• Opinion 06-03

    Summary:  A lawyer who represents a client in a real estate transaction that is adverse to a party who has offered to retain the lawyer with respect to a separate, future transaction involving the same property faces a potential ethical dilemma.  Under Rule 1.7, the lawyer may agree to undertake the representation of both parties only if the lawyer reasonably perceives no risk of an actual or potential conflict in her present engagement and both sides consent after disclosure of all of the facts necessary to permit the client to appreciate the significance of the matter in question.  In all other circumstances, the Committee believes that the lawyer should decline the proposed representation because of its potential adverse effect on the lawyer’s ability to zealously represent her existing client.  Regardless of the course of action that the lawyer ultimately takes, she may not later represent the currently-adverse party in a dispute with the lawyer’s original client concerning the subject matter of her representation of that client without the original client’s express consent, nor may she disclose or utilize any confidential information received from the original client for the benefit of the adverse party without obtaining the original client’s specific authorization.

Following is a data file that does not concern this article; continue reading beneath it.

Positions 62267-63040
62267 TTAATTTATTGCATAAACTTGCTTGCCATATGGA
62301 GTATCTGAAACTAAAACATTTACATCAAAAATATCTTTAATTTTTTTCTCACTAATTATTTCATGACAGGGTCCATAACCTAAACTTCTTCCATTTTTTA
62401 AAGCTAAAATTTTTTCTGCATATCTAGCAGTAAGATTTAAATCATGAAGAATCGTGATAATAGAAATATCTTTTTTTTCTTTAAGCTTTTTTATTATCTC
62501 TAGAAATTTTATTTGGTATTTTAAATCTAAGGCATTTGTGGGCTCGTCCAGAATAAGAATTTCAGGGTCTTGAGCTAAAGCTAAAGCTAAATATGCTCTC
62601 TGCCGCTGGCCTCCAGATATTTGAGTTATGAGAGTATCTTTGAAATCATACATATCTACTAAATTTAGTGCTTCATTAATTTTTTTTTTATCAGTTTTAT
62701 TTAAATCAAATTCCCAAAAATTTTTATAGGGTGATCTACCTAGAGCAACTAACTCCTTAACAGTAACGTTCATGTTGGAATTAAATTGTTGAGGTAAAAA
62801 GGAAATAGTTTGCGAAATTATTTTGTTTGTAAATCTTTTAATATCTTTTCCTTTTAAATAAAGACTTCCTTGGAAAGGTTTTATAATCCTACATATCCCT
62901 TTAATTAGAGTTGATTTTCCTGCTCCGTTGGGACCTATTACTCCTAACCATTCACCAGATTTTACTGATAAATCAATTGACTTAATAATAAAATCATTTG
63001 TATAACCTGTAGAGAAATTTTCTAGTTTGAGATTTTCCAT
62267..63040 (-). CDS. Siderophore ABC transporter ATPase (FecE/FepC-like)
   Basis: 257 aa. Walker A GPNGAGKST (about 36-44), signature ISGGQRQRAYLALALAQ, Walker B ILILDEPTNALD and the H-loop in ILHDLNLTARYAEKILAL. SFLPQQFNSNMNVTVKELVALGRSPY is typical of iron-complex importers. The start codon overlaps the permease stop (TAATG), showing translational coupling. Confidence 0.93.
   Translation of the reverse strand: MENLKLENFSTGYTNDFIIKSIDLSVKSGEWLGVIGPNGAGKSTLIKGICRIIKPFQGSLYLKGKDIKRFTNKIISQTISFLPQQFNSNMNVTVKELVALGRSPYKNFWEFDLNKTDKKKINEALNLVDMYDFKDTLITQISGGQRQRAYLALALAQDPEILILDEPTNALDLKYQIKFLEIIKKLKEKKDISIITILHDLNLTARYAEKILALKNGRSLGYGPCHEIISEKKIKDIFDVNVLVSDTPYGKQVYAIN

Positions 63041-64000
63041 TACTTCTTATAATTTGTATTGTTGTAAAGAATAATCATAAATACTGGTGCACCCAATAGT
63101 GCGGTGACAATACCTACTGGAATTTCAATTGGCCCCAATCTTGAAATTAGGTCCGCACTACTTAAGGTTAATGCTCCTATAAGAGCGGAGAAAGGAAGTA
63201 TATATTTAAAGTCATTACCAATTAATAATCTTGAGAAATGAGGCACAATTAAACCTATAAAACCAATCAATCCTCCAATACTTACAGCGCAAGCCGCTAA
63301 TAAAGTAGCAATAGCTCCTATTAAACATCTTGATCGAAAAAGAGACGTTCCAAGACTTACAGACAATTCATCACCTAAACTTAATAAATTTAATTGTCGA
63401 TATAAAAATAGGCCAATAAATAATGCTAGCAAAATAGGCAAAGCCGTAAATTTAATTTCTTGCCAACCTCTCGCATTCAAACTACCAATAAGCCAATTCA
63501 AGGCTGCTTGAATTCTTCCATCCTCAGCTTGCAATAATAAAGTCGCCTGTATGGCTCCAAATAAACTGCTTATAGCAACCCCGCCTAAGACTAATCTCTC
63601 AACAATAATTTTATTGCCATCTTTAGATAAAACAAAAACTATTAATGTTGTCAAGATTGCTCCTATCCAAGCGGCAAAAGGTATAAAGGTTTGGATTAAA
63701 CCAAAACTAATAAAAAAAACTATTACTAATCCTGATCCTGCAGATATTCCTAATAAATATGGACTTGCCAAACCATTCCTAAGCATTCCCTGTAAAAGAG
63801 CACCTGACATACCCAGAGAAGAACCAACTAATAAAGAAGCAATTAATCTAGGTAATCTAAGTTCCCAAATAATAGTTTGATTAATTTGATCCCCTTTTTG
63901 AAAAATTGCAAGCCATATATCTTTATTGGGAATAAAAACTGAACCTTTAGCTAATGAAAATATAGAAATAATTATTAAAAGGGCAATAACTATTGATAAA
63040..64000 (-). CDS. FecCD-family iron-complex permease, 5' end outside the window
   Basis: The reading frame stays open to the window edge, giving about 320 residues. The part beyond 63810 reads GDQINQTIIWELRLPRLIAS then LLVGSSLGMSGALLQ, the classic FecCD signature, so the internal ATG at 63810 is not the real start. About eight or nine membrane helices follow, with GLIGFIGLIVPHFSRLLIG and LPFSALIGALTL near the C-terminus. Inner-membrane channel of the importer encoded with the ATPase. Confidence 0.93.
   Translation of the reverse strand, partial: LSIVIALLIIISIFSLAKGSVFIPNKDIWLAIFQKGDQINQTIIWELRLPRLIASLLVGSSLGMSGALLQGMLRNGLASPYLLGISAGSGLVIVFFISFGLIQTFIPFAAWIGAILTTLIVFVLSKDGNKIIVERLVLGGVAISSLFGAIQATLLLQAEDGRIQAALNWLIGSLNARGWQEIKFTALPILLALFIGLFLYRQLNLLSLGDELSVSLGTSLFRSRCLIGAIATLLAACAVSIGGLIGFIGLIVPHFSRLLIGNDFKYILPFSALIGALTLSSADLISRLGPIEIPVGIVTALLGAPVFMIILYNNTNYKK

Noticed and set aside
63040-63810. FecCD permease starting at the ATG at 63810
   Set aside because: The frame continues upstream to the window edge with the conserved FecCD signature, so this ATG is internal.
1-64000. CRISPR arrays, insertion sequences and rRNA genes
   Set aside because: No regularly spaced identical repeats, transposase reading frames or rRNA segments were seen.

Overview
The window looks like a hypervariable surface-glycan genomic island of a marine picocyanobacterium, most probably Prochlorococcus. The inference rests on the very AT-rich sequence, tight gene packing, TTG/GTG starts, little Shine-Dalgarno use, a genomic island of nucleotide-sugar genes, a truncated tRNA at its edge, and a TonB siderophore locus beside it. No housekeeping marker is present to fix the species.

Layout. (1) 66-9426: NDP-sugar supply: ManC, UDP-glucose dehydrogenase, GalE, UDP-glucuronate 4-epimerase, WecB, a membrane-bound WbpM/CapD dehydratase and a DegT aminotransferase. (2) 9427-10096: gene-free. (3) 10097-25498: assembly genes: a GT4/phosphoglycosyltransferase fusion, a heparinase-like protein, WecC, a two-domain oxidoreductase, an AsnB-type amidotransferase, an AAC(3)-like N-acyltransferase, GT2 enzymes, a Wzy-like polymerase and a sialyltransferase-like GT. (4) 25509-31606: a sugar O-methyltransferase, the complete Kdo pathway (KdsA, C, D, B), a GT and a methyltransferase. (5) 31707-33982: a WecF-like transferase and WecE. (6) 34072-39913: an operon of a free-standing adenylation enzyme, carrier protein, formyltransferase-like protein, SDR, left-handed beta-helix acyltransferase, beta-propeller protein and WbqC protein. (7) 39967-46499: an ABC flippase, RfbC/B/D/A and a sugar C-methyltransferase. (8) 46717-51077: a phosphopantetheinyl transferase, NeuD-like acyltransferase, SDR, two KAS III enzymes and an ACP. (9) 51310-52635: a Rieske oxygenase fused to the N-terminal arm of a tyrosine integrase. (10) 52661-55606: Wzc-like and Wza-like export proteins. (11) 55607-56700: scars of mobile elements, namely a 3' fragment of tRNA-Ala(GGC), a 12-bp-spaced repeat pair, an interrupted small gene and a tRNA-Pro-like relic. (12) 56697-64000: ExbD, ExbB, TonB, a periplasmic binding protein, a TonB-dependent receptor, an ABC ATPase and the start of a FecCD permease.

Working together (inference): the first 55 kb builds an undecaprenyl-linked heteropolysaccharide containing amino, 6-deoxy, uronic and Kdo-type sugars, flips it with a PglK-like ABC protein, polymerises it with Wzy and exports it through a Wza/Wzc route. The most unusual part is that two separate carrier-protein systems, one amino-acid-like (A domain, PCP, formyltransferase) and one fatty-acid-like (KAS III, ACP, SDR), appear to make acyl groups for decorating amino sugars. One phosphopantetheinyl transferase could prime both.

• Opinion 06-02

    Summary:   A request that a judge instruct jurors that they are free to speak to participating lawyers after the case is concluded would be improper if the proposed instruction does not describe completely the restrictions contained in Rule 3.5(d). In any event, the Rule forbids the request if the lawyer’s purpose in requesting the instruction is to encourage the juror to talk about the deliberation process.

  • Opinion 06-01

    Summary:  While there is no outright bar to Massachusetts lawyers’ drafting wills naming themselves as fiduciaries and, as such, retaining themselves as counsel to the fiduciaries, ethical rules require that these steps be taken only when in a client’s best interests.

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